Leading Article: When more does mean worse

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The Independent Online
'MORE will mean worse,' Kingsley Amis wrote in Encounter in July 1960. He was discussing the planned expansion of higher education. In context, Sir Kingsley was wrong. But his remark could have been adopted as an introduction to the Broadcasting Standards Council's (BSC) research paper on the future of children's television.

The study of children's programmes over the past decade recognises delicately that there has been 'some narrowing in the range of programmes offered'. Factual programming, pre-school provision and storytelling - the more demanding and rewarding areas - have suffered. By 1991 the BBC and ITV were devoting more than half their scheduling to 'animation and other predominantly entertaining formats'. (Satellite television, increasingly favoured by the young, has an even heavier concentration of visual wallpaper.) A decade earlier such stuff devoured little more than a quarter of the time available.

The report is reassured by the fact that there was 'a substantial increase in the amount of time devoted to children's television' - and that 'by no means all of it was of a trivial or disreputable kind'. Given that children's programmes once constituted one of the great centres of broadcasting excellence in this country, this is damning with the very faintest of praise.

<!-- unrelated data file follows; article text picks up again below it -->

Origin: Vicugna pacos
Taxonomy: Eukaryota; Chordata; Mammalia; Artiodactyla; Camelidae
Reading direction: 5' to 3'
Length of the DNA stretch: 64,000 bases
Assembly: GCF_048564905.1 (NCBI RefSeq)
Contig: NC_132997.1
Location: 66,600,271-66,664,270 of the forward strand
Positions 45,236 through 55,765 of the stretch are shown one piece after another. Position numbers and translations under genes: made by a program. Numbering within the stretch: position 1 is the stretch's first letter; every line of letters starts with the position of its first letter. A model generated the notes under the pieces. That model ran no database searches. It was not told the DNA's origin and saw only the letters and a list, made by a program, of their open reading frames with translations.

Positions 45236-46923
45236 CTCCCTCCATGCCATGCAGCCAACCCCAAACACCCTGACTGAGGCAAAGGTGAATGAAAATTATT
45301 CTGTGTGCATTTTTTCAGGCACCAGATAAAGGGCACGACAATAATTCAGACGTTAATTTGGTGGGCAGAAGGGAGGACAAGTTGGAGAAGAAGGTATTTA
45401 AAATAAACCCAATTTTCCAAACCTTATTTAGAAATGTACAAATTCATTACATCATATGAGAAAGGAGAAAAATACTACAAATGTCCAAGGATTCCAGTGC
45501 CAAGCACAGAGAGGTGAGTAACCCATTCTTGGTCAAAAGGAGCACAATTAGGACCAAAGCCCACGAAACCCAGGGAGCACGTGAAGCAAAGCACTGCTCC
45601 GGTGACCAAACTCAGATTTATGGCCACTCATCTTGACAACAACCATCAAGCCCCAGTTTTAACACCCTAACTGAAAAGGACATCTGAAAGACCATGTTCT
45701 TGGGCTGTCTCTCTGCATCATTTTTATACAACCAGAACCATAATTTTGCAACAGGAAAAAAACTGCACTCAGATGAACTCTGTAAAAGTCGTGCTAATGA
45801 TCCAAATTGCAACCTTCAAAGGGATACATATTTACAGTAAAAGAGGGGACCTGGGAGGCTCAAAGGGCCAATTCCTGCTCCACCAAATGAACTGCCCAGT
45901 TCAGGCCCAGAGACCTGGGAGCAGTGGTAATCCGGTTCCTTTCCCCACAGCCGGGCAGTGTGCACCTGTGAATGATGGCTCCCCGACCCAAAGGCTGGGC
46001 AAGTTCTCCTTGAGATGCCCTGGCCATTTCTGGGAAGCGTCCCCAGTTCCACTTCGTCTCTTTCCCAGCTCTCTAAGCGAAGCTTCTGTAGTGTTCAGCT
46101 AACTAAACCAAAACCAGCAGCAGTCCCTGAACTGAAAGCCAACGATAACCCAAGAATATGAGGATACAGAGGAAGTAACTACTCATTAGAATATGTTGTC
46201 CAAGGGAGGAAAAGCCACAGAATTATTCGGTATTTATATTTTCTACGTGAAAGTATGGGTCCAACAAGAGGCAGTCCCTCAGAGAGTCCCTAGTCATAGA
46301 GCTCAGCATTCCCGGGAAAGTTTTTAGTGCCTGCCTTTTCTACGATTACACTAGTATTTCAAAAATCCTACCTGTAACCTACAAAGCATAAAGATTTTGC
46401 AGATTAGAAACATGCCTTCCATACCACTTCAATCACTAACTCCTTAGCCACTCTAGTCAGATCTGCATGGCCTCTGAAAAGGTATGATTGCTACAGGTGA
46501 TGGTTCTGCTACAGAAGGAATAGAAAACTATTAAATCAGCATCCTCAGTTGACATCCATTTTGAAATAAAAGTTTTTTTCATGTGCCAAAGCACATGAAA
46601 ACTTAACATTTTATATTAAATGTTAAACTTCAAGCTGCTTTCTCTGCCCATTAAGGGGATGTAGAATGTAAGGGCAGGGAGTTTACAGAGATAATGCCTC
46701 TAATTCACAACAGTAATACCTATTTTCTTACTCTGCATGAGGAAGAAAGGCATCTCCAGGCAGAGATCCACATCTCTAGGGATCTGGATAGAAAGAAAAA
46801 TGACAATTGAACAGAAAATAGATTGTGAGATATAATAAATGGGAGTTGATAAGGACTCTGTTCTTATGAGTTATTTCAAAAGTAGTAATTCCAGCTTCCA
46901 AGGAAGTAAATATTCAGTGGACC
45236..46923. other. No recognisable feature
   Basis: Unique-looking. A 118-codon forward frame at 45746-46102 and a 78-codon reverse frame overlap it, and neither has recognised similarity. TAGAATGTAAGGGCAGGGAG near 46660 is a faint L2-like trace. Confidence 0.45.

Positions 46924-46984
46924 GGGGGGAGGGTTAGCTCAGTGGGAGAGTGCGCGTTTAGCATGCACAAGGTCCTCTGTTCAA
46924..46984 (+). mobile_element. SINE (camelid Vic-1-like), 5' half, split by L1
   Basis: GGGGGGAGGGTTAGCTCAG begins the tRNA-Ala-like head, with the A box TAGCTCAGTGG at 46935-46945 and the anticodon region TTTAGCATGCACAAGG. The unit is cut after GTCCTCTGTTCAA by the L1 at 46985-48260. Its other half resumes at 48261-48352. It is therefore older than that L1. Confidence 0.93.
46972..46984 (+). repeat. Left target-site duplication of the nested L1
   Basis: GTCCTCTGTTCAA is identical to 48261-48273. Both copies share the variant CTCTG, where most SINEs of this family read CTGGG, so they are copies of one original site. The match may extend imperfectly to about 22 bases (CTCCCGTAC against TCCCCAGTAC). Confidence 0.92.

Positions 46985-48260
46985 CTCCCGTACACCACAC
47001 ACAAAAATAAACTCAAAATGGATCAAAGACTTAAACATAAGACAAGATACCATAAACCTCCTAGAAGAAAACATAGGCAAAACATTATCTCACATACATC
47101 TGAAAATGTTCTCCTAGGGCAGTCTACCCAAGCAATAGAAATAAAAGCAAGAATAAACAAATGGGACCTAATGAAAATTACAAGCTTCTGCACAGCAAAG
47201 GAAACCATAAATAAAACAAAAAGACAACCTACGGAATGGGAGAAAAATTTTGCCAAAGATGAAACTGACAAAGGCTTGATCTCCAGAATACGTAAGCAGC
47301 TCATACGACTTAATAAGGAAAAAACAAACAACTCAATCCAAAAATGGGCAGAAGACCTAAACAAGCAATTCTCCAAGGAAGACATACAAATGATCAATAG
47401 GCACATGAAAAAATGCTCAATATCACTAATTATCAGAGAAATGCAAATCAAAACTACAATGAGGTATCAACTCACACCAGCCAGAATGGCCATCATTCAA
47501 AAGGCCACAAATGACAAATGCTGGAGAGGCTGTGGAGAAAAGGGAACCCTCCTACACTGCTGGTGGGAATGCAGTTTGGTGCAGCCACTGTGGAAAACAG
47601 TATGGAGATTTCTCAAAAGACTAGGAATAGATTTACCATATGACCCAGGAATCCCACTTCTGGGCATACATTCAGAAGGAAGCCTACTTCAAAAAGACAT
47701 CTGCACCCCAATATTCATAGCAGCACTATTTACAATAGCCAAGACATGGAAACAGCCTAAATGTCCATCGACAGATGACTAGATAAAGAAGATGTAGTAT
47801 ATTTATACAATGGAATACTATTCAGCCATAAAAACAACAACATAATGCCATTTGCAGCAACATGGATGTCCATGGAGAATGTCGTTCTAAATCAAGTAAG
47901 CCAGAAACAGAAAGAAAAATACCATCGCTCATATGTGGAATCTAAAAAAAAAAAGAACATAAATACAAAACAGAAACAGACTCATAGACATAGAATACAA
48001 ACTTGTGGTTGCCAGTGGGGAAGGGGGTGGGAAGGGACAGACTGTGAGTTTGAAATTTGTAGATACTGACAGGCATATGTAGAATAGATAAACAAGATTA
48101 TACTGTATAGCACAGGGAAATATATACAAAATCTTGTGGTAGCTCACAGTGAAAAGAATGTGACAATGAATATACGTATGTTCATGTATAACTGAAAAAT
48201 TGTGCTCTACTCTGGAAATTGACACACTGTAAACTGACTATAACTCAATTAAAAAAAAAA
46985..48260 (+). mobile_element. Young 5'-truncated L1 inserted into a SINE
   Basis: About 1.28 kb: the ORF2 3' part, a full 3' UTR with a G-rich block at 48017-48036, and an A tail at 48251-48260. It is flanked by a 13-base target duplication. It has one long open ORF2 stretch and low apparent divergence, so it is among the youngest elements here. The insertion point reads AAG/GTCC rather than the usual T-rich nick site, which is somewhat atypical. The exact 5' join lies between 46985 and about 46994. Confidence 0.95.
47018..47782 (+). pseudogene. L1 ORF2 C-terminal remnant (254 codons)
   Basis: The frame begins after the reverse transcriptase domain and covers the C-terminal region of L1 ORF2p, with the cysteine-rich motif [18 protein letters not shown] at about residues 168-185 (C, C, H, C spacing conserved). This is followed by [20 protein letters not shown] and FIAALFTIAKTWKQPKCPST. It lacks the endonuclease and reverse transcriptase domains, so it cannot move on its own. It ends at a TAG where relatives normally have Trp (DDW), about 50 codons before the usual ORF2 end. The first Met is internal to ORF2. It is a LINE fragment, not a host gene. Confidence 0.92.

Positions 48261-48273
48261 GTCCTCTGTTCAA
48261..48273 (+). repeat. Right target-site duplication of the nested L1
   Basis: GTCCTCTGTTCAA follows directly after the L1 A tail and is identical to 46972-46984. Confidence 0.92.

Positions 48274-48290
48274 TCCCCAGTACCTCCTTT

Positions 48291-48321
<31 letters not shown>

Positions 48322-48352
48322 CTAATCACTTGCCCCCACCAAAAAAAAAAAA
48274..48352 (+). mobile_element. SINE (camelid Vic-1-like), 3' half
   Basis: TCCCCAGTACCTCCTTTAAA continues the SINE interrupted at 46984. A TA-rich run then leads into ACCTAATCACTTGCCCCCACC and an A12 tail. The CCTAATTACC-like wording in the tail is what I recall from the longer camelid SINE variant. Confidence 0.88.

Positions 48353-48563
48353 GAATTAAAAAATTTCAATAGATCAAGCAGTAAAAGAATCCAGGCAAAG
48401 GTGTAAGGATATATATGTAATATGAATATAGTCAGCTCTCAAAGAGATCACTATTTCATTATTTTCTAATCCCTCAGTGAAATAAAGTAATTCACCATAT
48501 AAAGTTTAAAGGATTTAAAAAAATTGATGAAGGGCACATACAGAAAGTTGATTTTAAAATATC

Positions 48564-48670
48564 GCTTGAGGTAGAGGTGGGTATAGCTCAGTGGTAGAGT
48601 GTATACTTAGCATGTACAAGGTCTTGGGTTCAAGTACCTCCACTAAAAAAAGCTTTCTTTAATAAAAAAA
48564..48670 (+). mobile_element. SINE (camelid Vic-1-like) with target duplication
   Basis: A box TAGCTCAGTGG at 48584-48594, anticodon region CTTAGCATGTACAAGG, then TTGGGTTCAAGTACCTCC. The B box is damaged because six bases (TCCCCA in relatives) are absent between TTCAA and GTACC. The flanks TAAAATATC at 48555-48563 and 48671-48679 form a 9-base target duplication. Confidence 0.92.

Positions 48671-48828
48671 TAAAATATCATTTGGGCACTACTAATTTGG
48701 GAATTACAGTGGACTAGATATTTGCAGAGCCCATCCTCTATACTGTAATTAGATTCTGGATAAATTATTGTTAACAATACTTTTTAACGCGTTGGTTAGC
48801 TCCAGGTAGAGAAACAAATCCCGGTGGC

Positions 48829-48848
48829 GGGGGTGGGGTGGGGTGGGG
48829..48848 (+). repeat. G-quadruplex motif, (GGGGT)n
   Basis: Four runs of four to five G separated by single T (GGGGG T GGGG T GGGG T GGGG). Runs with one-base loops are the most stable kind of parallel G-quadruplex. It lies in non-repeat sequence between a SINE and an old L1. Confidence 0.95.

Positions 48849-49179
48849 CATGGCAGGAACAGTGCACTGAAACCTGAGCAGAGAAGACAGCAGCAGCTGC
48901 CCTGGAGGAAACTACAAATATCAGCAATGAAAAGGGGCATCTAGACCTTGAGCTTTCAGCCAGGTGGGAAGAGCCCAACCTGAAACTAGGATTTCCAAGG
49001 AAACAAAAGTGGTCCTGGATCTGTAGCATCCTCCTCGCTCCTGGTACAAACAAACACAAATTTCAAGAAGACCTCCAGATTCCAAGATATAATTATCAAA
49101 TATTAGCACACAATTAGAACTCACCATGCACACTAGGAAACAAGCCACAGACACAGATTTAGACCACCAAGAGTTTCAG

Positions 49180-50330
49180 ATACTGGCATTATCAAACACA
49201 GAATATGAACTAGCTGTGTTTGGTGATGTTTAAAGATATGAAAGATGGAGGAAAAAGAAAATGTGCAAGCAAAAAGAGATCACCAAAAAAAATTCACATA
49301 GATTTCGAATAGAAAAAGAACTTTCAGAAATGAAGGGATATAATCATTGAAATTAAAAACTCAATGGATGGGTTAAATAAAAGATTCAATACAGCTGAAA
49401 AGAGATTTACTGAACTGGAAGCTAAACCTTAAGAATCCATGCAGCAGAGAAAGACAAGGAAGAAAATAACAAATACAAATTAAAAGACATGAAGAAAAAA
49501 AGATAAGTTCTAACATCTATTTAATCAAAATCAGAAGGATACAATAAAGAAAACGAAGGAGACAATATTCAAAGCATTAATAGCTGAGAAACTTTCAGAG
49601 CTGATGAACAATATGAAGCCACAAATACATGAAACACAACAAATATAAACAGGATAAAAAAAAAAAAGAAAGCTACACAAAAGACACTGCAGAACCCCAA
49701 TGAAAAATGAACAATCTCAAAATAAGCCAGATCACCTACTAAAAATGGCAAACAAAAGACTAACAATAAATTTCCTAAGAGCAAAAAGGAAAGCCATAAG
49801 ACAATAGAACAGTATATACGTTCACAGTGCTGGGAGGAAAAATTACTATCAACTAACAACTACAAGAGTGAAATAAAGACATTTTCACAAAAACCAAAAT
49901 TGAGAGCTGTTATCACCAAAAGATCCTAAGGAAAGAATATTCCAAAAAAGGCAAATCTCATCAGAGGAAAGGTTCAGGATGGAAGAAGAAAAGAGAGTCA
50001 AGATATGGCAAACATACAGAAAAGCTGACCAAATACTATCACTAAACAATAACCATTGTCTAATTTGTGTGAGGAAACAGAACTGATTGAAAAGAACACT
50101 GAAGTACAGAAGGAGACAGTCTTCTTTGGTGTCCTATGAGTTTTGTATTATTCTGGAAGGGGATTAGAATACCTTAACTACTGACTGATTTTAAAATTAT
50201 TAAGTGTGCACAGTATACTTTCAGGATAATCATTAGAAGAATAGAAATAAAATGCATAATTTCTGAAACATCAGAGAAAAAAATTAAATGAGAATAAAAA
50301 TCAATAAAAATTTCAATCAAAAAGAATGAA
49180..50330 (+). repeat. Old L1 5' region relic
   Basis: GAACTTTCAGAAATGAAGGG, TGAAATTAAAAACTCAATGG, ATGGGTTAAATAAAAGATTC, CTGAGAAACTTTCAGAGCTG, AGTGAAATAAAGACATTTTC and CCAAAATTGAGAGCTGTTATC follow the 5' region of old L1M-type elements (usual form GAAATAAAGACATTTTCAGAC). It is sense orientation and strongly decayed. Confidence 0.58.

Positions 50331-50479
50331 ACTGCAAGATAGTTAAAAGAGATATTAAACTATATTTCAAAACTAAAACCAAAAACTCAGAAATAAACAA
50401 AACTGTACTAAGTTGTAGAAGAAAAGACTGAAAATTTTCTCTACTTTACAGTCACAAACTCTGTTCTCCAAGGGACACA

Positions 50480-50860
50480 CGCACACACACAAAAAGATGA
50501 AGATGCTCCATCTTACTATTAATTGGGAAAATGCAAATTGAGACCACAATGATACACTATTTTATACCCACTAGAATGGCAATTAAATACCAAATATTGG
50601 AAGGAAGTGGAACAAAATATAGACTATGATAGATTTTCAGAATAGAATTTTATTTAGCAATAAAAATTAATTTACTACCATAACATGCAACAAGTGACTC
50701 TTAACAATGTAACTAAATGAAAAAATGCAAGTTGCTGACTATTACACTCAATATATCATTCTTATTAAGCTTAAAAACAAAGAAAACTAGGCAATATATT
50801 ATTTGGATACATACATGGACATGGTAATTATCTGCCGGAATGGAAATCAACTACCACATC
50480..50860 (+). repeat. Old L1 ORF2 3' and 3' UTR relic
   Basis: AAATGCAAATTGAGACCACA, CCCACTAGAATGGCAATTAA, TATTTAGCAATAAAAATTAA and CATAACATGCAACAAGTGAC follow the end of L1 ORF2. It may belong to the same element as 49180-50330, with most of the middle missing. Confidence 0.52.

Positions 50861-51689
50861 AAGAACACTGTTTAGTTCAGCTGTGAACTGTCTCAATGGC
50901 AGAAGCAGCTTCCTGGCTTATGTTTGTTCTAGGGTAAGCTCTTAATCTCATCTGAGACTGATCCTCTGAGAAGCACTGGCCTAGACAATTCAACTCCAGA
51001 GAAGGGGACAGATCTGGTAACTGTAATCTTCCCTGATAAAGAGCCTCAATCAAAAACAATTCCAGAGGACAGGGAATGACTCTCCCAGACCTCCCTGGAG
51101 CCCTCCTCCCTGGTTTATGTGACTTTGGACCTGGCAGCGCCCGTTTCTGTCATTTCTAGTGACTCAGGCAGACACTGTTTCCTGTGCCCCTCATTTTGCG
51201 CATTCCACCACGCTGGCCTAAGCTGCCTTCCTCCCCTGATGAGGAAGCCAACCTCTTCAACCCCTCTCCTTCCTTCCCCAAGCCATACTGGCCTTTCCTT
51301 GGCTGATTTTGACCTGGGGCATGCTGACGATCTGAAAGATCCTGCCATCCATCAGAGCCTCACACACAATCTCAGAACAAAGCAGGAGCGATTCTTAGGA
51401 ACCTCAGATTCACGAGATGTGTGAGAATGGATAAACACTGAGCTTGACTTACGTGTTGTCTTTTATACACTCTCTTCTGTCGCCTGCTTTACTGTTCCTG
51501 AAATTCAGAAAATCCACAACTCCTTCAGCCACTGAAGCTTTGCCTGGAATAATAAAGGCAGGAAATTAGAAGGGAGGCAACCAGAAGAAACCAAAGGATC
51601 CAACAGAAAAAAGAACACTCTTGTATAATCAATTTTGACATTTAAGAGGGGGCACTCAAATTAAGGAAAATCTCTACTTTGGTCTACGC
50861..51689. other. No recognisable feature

The comfort taken is surely misplaced - as is that offered by the subsequent finding that broadcasters are continuing to make 'high-quality, home-produced drama'. For the immediate future there undoubtedly will be some very good things for young people on television. Contractual obligations make the provision of children's television mandatory, and the desire to retain and renew franchises means that some money and some air time will be devoted to excellence.

In the longer run, the competitive commercial pressure to reduce the range of options will be hard to resist. The likelihood is that the most demanding and stimulating areas will come under the heaviest pressure. This is because so-called factual programmes are deemed to be less accessible (in other words, children have to concentrate in order to enjoy them, or to benefit from them) yet they are relatively costly to produce.

The report is right to suggest that a consumers' council is needed to monitor children's television, although the prospect of another free-floating media council is too depressing to contemplate. The new body should be a standing committee of the BSC. And it should concern itself with more than the maintenance of a modicum of good programmes. Above all, it should address the question of whether more really does mean worse in children's television.

Many children now have televisions in their bedrooms. If they retreat to watch endless trivia rather than sitting with parents to watch, say, a play or a natural history programme, the effect can only be to add to the fragmentation of the family. Is it healthy that children have come to watch on average 21 hours of television a week? Should they be exposed to endless pap - pop videos, mindless quizzes, chat shows and the like, aping the worst of adult entertainment - merely because it is still possible for them to watch decent drama? The time has come to say firmly that there is too much television aimed at children.

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